With the recent release of the Leagues of Votann, we’re going to take a look at some different methods for getting your vertically-challenged space-capitalists ready for war. We’ll be focusing on the five major Leagues covered in the Codex to start with, and in this article we’re going to zoom in on the master armourers of the Ymyr Conglomerate.
Although I ultimately decided on a custom scheme for my army set, I originally planned to paint the Ymyr Conglomerate. With this in mind, as soon as I picked up the free miniature of the month from my local Warhammer store I got to work testing a scheme. Unfortunately, because I’m not smart, I didn’t take a huge amount of photos of the process! My initial starting point was this “top paint picks” image shared on Warhammer Community.
I first put the model together, tacking the gun arm on with superglue so that I could pop it off to access the chest armour details. After building and cleaning up the mini, I primed it in Chaos Black spray, then popped the arm off to start basecoating.
The model was basecoated mostly in line with the GW-suggested paints above, with a few exceptions. The main armour colour was based Mephiston Red, with Stegadon Scale Green used for the undersuit. Brown leather boot parts, pouches and belts were Thondia Brown, “hard” black areas such as the gun casing and face mask were Army Painter Matt Black (my favourite black!) and the “soft” black areas such as boots and gloves were painted with Vallejo Model Color German Grey. Fun fact, this grey is almost a 1:1 match for Citadel Corvus Black, but has much more solid coverage. To round the basecoats out, the silver metals were based with Leadbelcher and the few brass bits got a coat of Runelord Brass.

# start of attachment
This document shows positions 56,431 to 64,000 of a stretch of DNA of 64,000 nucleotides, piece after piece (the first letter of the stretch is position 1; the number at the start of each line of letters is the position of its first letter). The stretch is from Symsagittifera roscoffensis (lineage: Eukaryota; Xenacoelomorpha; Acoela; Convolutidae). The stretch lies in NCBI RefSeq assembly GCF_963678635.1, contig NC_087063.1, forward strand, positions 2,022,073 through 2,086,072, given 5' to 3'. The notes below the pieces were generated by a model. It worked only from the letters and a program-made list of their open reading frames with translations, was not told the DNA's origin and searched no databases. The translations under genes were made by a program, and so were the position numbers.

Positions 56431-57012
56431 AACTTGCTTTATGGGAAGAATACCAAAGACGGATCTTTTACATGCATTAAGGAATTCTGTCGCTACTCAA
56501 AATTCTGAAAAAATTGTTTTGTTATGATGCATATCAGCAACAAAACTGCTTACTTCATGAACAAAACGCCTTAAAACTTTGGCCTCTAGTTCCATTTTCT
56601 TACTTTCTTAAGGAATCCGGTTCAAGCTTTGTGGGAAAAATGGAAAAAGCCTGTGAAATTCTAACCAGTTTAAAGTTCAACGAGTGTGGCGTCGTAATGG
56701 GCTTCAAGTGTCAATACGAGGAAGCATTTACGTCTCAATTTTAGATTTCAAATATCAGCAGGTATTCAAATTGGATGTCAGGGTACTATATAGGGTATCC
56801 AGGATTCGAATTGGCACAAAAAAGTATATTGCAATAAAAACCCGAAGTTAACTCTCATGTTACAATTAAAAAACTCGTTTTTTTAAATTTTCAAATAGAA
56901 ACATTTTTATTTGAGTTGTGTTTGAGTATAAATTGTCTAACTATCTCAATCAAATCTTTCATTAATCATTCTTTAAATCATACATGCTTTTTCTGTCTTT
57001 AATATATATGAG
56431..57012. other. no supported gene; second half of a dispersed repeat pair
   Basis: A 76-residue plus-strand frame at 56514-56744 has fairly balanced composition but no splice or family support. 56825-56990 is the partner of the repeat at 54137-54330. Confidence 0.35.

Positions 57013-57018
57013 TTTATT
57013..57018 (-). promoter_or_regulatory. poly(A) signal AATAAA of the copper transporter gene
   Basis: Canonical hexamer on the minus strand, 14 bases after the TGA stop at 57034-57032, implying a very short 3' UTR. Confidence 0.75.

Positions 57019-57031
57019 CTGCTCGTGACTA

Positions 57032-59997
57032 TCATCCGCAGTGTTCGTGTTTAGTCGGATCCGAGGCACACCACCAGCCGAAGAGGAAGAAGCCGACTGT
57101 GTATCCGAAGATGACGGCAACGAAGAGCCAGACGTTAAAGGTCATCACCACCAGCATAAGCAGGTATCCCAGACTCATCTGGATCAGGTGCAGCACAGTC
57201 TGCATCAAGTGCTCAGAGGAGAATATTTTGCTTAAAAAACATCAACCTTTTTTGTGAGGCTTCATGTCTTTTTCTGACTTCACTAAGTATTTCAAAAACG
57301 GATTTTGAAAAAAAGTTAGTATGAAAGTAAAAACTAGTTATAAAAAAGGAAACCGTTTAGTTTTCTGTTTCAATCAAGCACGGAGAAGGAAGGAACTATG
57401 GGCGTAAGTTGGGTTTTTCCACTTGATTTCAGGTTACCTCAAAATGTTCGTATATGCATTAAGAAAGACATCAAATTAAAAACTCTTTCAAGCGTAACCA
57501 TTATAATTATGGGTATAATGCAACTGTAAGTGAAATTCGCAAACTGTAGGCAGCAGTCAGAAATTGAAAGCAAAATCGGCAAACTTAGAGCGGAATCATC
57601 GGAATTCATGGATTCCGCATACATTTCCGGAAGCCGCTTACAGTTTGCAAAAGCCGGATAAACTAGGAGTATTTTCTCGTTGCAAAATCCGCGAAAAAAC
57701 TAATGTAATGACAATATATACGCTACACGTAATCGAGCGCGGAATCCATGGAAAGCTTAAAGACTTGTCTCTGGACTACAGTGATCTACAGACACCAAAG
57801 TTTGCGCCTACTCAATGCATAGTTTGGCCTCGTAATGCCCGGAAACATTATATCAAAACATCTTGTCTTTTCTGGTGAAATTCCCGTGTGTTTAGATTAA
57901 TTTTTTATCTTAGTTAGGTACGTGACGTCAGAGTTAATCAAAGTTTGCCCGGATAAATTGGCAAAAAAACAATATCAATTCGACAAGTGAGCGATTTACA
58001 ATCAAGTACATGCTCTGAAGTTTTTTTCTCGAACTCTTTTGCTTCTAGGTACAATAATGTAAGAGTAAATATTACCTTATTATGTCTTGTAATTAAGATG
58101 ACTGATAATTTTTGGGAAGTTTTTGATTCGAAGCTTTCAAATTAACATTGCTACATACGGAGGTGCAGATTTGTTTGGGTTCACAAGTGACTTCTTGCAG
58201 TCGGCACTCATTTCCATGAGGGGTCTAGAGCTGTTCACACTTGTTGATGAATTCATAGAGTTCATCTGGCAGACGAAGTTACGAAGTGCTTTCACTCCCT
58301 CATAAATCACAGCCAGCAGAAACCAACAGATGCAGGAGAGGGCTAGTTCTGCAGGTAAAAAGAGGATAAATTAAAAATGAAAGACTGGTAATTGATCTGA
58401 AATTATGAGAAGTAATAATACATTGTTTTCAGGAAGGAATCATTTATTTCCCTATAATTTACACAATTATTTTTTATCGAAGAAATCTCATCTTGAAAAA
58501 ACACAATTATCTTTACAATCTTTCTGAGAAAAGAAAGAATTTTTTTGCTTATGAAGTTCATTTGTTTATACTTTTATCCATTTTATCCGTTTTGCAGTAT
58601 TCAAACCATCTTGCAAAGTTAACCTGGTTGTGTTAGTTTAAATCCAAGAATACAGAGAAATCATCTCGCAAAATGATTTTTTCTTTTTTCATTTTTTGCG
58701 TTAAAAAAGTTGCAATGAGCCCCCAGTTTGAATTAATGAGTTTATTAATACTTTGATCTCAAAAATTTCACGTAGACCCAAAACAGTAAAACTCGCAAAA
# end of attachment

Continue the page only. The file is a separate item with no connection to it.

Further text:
With the basecoats in place, it was time to start adding some definition to the warrior. First off, a round of washes was applied to most of the model – Nuln Oil for the metal and black areas, Coelia Greenshade for the undersuit, and Agrax Earthshade for the brown and brass areas. After this, I tackled the red armour. To start with I dark-lined the panels with Nuln Oil for definition. However I wasn’t really satisfied with this effect, and I was keen to push myself a bit here, so I mixed some Mephiston Red down with some black paint and thinned it out with water into a glaze consistency.